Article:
Dear Editor,We are at the end of 2017. It was a very difficult year for most people in Guyana. The complaints that things are tough are coming from all classes and strata in the society. It is a year that the vast majority will remember for the difficulties and hardships which resulted from a corrupt, inept and incompetent regime.The most outstanding is the heartless and obviously prejudicial decision to begin the process of closing down the sugar industry. Thousands of workers have lost their jobs. This is already having a big impact in the sugar communities. That is expected to spread throughout the country in the new year.That decision was totally unnecessary and ill-advised. Investing in the restructuring of sugar, bringing more revenue streams into play, would pay very handsome dividends to the country as a whole. Sugar can still make a major contribution to the economy and the welfare of our people.The loss of income by such a large body of persons is bound to have far-reaching effects on several sectors of the economy. Purchasing power has already fallen sharply, and our earning of foreign currency will be greatly affected; all of which will impact on the whole society. It can have a negative impact on the exchange rate.However, it is not only the sugar workers that have been damaged by this seemingly uncaring regime.Earlier, we saw that hundreds of workers in the timber industry were thrown on the breadline. Barama has downgraded its operations sharply. Moreover, the attack on the Chinese businesses has left many small timber operators in the upper reaches of the Berbice and Demerara rivers in serious trouble. Hundreds more were cast onto the breadline. We have also heard of cleaning companies laying off their workers as well, as they were being driven to bankruptcy by the regime not paying for the services.Indeed, one of the most prevalent complaints is that the regime is not paying its bills to contractors and to suppliers. If they do, they are doing so very late. It is causing big disruption in the operations of many businesses.Those are the things in the public’s eye. However, hundreds more workers are being driven from their jobs because of the slowdown in business activities.Many small businesses have had to shut shop. The larger establishments have also experienced a drag in their transactions.Many have had to lay off workers because of the lack of sales. Others have found more creative ways to keep their workers. They have resorted to cutting the amount of days available for work. Rotating their workforce.Sincerely,Donald RamotarFormer President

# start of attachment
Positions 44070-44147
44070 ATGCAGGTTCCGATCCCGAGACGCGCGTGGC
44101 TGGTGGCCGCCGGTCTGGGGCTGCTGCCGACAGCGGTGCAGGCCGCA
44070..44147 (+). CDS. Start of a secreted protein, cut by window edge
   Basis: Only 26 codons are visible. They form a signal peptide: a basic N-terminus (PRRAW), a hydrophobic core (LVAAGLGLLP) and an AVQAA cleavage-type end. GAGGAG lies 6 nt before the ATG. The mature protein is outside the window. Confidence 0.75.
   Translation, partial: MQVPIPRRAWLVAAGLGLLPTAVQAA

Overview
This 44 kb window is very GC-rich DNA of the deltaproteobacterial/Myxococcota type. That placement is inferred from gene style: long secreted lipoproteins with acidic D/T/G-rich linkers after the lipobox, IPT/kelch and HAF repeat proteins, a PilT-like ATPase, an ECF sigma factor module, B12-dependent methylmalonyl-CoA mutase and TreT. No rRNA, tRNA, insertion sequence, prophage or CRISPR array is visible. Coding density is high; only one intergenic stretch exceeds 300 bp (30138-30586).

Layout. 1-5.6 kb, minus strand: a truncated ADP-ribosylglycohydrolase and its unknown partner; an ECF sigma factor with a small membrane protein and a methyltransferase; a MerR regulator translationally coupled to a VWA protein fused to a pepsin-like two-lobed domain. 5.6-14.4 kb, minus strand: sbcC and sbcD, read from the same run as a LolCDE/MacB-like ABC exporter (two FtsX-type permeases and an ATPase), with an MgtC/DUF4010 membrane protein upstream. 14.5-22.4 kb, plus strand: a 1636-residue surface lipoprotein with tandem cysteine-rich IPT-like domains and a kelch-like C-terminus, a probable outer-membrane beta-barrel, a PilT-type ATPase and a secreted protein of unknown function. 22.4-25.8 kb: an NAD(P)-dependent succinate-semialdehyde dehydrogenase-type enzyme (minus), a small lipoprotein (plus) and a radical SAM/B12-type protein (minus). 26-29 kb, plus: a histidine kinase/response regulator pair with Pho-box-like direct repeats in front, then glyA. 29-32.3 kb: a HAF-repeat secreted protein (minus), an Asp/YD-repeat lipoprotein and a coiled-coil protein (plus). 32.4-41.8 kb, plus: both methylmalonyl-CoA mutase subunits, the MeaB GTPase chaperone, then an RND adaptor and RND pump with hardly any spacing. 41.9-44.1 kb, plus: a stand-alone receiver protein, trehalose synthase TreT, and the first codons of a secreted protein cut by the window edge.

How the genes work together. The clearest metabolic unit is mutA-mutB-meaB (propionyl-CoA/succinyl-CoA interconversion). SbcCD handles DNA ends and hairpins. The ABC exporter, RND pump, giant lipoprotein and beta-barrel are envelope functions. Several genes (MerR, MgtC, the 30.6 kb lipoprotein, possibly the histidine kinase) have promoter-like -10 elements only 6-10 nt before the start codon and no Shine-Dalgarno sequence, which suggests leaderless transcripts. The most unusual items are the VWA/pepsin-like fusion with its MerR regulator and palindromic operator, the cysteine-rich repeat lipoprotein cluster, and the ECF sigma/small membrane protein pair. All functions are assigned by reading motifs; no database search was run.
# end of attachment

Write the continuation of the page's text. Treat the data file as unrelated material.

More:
Dear Editor,Once again, the garbage contractors have had to withdraw their services due to hundreds of millions of dollars being owed to them, and the Council hardly making any effort to alleviate this debt.What is new? In fact, this time the Council, through its administrative officer, is trying strong arm tactics of nullifying their contracts if they don’t continue working without pay.Would that same administrative officer or any of his more than eight hundred colleagues continue to work in spite of not being paid for two years?One wonders, however, with so much works contracted out, why is there need for so many workers? Or are some of them phantoms or dummies?Let us face it: the Mayor and Councillors of the City of Georgetown as an institution is, and has been, a failed institution for some time now. How many more hundreds of millions of dollars do they owe the power company, water authority, their fuel suppliers, etc?Council is up to its ears in debt, but continues to spend lavishly on itself.With bodyguards, luxury vehicles, frequent foreign travel, they continue to abuse the City’s resources for personal use. The overtime at M&CC is appalling. It must be the only place in Guyana where the overtime is rivaling the overall employment cost. Additionally, the issuance and use of fuel is inordinately high, but this is not surprising, as fuel is issued to private vehicles when they are going on their retreats, etc.The Government of Guyana, a few years ago, handed over seven new garbage trucks to City Council. And what did they do with them? They actually failed to maintain and repair them, then sold most of them recently to these very contractors that they owe for little or nothing, and now have the audacity to say that they are going to nullify the contracts and take back the service and do it themselves. With what? Donkey carts?Why is the Ministry of Communities turning a Nelson’s eye to these situations? When will they stop bailing out the Council and force them to curtail their profligate expenditure. When will they have them audited and be more accountable? Is this the way our capital city should be run?Sincerely,James Mc Onnell